When I have a headache, my Italian aunt will fill a handkerchief with sliced potatoes and lay it on my head. Supposedly, the spud-filled napkin helps alleviate the pain. The medical viability of such a method remains to be seen, but my aunt swears by it and I find it funny, so I let it happen.
Maybe this is my genetic bias speaking, but Italians are more often than not renowned for their food, their style, their gesticular prowess. And yes, for the most part, people from the boot-shaped country excel in any or all of the above categories. But what of their homemaking skills? Potato head wrap aside, what are some unignorable, must-try tips for keeping a clean and tidy home?
My family always jokes that the Italian love for olive oil extends well beyond the kitchen. Squeaky door hinge? Try olive oil. Dry hands? Rub some olive oil on them. Stubborn sticker residue? You get the drill. It’s like My Big Fat Greek Wedding, except instead of blue window cleaner, we’ve always got a bottle of extra virgin on hand. As it turns out, Italians have a few tricks up their sleeves when it comes to housekeeping. I canvassed the web—and my own family—for some of the best.
This one’s a keeper—and it comes straight from an Italian nonna, so you know it’s good. Basically, here’s a tip for drying your greens—without a salad spinner—after you’ve given them a solid rinse. You place your wet greens in a towel, fold the edges together so they can’t spill out and make like Devo and whip it (the towel that is). Jerk the greens-filled towel over your shoulder back and forth until all the water spritzes out. Feel free to lean out a window while you do this.
An Egg-celent Hack
This tip comes to us from a community member’s Italian mother. According to mrslarkin, when you’re short on measuring spoons, an eggshell is a perfectly viable alternative. Here’s how it works: Say you’re baking and you’ve got some empty eggshells lying around. Instead of tossing them, use them to eyeball out some of your other ingredients. Apparently, an egg yolk is roughly one tablespoon in volume while the egg whites are about two. This puts half an eggshell somewhere around 1 1/2 to 2 tablespoons in volume—perfect for measuring out baking soda.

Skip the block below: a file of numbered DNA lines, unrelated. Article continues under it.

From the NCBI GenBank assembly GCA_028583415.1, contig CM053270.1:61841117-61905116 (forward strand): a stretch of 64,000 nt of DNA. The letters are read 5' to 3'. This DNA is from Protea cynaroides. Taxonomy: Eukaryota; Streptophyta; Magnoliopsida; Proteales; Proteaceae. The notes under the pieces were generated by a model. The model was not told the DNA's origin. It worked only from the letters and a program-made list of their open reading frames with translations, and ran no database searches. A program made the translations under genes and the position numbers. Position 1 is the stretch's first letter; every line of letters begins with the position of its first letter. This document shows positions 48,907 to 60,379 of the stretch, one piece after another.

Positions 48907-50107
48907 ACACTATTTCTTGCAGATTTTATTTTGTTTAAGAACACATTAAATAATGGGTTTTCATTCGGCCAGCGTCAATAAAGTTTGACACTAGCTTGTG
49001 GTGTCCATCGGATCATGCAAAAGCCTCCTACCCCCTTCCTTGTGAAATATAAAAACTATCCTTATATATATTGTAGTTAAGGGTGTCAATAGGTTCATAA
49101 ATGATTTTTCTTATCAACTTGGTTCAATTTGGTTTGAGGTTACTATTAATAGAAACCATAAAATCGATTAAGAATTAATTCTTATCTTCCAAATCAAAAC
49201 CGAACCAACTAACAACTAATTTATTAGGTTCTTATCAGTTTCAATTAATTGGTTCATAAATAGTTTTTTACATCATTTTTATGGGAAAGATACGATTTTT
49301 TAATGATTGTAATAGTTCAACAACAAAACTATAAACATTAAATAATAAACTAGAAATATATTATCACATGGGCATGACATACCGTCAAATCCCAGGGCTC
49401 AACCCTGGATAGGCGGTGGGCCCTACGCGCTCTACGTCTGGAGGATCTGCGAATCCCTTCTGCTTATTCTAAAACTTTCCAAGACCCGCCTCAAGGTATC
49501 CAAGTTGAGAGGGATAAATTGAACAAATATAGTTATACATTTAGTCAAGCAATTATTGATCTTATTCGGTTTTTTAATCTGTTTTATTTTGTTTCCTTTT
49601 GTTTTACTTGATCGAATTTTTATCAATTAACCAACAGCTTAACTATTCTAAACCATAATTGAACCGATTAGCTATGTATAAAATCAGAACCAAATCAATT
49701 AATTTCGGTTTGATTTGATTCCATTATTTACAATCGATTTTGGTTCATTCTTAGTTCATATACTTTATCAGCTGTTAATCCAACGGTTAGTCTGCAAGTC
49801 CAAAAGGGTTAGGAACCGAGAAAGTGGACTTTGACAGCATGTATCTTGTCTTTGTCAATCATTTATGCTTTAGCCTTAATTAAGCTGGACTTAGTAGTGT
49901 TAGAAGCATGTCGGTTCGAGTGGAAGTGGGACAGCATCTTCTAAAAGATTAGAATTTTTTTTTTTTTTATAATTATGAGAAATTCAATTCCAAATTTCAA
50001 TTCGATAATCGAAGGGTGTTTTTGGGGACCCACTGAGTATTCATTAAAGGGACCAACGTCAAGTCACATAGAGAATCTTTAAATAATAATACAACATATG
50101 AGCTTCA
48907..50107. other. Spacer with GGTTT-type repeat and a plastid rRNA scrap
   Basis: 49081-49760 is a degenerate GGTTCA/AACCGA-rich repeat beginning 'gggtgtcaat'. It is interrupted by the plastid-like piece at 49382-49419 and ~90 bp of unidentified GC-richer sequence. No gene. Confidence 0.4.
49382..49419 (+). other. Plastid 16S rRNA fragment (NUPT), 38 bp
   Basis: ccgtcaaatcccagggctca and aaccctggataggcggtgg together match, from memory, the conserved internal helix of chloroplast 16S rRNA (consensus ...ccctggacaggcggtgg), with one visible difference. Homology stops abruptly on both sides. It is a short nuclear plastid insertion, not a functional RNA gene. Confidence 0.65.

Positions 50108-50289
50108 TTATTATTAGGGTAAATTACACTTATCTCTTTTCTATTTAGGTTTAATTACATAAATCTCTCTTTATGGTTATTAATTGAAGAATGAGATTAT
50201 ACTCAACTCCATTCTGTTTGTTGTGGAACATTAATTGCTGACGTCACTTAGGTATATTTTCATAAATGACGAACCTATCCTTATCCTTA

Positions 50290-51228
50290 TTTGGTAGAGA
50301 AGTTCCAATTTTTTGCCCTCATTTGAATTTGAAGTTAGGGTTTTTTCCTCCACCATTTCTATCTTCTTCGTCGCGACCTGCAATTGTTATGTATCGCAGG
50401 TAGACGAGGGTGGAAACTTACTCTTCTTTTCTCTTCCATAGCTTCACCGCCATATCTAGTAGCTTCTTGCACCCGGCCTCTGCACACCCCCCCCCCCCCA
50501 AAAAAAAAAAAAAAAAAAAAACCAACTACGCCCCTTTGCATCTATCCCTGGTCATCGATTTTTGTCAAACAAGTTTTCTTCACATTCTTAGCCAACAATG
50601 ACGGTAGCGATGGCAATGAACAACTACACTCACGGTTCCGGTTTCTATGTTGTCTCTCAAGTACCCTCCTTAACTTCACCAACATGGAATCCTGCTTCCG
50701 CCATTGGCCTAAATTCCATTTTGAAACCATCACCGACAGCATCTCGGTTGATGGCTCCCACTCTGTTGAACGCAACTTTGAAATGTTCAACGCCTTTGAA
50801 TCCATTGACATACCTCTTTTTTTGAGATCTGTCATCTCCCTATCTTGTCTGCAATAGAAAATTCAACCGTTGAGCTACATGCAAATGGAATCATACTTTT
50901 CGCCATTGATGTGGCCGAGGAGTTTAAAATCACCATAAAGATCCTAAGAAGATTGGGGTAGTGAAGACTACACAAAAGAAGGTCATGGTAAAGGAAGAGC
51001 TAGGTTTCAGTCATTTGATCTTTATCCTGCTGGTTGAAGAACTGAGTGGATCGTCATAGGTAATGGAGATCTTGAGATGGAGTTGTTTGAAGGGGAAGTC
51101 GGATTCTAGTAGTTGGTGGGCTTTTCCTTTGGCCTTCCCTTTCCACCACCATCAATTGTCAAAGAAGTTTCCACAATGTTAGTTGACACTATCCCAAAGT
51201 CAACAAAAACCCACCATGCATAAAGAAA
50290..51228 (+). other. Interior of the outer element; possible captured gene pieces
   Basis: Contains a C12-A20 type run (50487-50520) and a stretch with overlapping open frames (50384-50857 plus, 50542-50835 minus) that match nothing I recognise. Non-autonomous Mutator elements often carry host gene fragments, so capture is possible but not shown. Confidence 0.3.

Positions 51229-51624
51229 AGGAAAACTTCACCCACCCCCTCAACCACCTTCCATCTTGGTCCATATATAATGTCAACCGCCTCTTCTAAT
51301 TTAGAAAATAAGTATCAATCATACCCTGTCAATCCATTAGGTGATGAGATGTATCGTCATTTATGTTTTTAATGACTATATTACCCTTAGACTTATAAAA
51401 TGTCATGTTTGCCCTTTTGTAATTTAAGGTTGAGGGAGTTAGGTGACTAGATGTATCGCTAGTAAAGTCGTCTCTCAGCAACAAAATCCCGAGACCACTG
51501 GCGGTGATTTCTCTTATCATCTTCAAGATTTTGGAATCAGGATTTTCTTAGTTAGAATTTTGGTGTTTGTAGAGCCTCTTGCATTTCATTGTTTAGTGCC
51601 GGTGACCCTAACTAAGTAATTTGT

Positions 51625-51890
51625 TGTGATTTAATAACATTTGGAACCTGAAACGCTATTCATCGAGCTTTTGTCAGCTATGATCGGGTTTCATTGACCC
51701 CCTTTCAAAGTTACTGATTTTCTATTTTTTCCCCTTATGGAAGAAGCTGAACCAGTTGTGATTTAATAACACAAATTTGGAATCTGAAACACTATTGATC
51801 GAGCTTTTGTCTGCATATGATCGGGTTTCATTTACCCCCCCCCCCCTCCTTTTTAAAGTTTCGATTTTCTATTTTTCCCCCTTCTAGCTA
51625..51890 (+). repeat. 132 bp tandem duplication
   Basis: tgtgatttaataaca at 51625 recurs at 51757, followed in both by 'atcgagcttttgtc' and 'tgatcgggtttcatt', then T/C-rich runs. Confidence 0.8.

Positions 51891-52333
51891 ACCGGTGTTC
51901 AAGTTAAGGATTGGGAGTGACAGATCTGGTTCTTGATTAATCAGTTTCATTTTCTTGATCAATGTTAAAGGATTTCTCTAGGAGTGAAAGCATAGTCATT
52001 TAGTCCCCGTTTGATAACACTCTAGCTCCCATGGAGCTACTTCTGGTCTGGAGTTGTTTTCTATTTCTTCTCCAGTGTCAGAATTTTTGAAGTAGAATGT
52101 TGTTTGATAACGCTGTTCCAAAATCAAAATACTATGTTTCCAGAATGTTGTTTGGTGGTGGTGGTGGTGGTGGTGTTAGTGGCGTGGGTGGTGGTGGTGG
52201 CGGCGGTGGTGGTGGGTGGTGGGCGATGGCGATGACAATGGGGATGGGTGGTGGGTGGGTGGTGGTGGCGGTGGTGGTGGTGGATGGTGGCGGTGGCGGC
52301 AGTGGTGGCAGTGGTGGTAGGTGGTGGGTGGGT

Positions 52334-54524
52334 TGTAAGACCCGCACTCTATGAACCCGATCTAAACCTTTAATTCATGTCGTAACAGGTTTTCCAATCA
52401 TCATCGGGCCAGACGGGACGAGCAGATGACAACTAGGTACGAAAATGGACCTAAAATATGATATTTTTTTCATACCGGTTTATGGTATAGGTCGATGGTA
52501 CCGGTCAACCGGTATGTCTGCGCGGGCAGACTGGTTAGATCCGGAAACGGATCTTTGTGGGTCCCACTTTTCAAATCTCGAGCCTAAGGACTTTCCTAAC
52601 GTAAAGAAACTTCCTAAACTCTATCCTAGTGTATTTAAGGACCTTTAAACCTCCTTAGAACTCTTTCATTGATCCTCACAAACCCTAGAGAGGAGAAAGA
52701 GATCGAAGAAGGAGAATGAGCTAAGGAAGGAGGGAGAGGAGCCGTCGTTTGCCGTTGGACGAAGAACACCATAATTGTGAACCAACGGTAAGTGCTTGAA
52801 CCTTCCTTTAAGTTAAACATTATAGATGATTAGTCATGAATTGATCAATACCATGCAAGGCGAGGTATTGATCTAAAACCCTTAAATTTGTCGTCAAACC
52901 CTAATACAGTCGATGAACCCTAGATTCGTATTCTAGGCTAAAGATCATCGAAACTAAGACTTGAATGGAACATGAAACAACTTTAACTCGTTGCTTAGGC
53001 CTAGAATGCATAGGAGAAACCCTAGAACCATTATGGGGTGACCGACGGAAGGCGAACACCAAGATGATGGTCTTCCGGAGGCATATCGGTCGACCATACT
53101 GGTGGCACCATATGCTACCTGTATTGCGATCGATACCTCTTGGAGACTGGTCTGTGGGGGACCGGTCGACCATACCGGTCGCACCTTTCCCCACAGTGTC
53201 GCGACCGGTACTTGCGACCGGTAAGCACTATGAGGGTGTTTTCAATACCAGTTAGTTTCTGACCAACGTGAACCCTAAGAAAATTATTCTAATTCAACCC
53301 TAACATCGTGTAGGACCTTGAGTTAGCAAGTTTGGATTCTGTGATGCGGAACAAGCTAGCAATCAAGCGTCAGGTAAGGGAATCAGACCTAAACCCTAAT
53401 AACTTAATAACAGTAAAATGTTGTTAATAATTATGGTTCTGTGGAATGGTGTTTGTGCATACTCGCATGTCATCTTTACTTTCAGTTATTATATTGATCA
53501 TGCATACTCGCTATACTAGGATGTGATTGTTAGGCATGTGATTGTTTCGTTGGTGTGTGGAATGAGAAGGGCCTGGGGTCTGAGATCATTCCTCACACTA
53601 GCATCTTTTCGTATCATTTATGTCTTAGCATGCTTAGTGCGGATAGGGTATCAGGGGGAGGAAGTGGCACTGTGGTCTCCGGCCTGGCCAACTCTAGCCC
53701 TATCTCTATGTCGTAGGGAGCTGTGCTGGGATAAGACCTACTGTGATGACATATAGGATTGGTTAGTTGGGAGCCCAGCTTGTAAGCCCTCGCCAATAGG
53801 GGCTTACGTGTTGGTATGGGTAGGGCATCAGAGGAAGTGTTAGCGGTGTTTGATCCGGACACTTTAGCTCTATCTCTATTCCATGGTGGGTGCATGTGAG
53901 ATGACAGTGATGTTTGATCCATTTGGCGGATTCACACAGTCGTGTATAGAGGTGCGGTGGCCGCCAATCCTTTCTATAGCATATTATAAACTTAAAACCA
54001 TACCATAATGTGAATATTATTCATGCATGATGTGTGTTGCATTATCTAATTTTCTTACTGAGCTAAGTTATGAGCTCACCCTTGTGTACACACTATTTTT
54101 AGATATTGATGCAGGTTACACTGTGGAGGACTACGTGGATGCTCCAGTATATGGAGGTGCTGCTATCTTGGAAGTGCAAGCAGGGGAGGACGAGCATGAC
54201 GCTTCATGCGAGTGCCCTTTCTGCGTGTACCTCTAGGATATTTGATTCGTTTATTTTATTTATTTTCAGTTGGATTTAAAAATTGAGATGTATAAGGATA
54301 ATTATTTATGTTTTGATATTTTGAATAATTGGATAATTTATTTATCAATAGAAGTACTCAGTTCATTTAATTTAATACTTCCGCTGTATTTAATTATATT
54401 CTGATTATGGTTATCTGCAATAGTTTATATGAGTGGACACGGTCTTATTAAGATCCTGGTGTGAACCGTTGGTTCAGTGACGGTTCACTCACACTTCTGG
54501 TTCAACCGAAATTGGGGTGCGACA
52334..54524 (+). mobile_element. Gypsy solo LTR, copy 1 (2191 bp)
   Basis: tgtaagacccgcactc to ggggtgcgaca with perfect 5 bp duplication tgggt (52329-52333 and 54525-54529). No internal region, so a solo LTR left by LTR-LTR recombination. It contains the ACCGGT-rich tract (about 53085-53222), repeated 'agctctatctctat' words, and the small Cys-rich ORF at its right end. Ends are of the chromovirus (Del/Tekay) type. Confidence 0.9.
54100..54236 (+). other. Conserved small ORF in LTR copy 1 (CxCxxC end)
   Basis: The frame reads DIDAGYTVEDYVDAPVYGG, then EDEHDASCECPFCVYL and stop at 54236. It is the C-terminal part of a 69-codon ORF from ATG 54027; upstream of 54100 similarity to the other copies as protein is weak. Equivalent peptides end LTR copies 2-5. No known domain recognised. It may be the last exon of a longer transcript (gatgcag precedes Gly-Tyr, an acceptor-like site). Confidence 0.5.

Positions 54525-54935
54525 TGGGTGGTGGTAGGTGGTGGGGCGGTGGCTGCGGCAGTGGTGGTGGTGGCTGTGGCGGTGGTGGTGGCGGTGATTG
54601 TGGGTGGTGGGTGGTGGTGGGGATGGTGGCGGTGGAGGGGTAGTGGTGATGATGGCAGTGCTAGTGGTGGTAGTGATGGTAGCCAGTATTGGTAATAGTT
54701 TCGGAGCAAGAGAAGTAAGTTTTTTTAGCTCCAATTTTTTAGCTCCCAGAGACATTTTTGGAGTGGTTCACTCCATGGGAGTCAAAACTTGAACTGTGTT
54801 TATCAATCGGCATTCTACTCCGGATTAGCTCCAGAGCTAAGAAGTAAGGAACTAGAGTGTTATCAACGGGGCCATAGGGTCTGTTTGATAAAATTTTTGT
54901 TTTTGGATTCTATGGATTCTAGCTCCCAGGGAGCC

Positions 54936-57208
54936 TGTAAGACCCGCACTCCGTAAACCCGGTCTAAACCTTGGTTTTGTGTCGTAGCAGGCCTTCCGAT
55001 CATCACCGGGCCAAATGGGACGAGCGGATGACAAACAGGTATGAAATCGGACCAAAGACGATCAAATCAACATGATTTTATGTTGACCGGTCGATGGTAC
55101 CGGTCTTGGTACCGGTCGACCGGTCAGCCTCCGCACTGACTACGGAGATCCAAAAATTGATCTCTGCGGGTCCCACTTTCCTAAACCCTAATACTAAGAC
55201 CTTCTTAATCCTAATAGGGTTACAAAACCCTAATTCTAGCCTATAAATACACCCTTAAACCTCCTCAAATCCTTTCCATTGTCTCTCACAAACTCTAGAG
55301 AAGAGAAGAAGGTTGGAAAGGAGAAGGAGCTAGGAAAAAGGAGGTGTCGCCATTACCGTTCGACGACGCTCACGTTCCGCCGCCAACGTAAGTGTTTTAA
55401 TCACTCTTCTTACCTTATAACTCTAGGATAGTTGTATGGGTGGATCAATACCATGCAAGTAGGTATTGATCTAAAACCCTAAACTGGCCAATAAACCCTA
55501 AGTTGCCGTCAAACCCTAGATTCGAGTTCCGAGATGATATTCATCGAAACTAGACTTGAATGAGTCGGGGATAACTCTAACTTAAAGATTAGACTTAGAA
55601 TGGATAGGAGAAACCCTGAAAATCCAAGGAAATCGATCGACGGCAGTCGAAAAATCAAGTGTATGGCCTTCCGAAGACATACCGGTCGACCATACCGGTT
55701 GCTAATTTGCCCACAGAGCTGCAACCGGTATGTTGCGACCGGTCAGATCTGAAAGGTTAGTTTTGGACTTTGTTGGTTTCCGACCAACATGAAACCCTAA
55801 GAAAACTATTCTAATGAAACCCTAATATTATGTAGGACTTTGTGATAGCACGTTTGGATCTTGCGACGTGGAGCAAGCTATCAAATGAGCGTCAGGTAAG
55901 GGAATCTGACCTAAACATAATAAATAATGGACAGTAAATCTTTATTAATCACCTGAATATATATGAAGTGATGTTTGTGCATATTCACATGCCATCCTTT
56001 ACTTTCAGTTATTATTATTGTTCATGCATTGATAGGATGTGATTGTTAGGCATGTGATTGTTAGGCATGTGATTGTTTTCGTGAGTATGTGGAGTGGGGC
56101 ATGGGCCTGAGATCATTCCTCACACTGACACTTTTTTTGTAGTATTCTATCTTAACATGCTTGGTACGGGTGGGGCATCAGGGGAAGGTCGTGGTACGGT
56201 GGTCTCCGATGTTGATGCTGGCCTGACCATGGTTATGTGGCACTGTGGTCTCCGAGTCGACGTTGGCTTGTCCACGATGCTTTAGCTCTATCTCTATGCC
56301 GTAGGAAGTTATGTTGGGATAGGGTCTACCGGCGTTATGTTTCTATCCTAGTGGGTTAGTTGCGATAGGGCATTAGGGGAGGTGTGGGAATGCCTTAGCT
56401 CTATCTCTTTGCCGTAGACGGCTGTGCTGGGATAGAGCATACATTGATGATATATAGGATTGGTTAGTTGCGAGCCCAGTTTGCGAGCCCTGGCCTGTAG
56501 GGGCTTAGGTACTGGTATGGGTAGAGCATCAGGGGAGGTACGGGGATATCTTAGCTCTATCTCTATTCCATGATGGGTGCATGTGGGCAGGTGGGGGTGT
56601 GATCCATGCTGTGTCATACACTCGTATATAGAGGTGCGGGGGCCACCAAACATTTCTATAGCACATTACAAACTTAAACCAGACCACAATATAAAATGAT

Laundry’s Surprise Superhero
My favorite memories from visits to my nonna’s house in Italy almost always involve laundry. It sounds mundane, but there was something about the smell and the clothes hanging in the courtyard that will always punctuate my time there. Recently, I asked my dad what made nonna’s laundry smell so good. The secret, he told me, was vinegar. I balked. Apparently, a splash of a vinegar and water solution in your laundry machine keeps your clothes soft, refreshed, and super clean. Try pouring a half cup of distilled white vinegar in your washing machine (along with your detergent) next time you do a load.
Iron Your Intimates
This one may sound weird, but bear with me. Keeping with the theme of laundry is the Italian propensity for running an iron over your socks and underwear. Many Italian homes forego the dryer for a clothesline to allow their laundry to dry, and then pass their clothes under a hot iron to steam out the creases. Including your freshly washed underwear in this group might seem strange but—trust us—that little extra press will go a long way.
Italians love their homes to smell clean, clean, clean. Most of their cleaning products go hard on the scent. Odor control is, of course, an essential element of making a room feel fresh. If you’re going for a super smelling room, perhaps a natural scent solution is in order. If even after scrubbing and spraying, you’re still not loving the smell of your kitchen, turn to the stove. Yep, fill a pot with water, some lemon peels, a sprig or two of rosemary and bring the whole affair to a boil. Let that roll for some time—anyone who walks in the room will notice immediately.
Here are just a few ways Italian keep their homes spick and span. Maybe you’ve even heard of some. I’ve incorporated a splash of vinegar into my laundry and let me tell you, there’s no going back. It may not be as soft and sweet smelling as my nonna’s laundry, but it’s definitely a step in the right direction. And that’s something I can get behind.
Have you learned any housekeeping tricks from an Italian in your life? Share them in the comments below.
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